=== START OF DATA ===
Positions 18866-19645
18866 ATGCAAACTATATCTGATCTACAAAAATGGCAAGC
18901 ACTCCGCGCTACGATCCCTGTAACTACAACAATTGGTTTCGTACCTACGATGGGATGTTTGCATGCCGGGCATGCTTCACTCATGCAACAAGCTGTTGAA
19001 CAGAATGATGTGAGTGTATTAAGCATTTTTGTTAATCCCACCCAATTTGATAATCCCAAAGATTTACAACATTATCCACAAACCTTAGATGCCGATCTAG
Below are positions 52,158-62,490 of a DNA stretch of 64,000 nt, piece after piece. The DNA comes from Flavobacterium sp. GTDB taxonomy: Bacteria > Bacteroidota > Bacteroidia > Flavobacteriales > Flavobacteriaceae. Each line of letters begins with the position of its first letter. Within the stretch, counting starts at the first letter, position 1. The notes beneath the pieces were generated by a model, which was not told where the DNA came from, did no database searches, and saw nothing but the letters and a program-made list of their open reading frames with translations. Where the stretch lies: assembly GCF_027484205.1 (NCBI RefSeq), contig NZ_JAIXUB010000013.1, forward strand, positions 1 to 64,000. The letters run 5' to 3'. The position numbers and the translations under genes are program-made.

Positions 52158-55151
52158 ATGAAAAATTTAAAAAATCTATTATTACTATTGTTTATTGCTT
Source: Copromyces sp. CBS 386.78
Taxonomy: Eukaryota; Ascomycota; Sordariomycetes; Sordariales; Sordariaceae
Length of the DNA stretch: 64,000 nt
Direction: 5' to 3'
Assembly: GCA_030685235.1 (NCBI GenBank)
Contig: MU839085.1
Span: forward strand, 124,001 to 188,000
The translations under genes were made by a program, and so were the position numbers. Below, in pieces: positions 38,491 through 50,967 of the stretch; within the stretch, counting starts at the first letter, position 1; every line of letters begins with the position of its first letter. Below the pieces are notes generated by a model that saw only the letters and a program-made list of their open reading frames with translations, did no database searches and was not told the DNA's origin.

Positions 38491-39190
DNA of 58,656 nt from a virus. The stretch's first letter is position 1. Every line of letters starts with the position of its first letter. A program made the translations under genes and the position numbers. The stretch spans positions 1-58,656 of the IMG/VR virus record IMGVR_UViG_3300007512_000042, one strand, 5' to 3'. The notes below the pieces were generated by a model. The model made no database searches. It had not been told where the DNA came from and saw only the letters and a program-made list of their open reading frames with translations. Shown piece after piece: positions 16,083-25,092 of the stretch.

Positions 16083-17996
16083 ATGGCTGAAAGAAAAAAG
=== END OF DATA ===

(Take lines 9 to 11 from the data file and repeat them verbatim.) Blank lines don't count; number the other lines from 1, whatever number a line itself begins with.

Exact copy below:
Taxonomy: Eukaryota; Ascomycota; Sordariomycetes; Sordariales; Sordariaceae
Length of the DNA stretch: 64,000 nt
Direction: 5' to 3'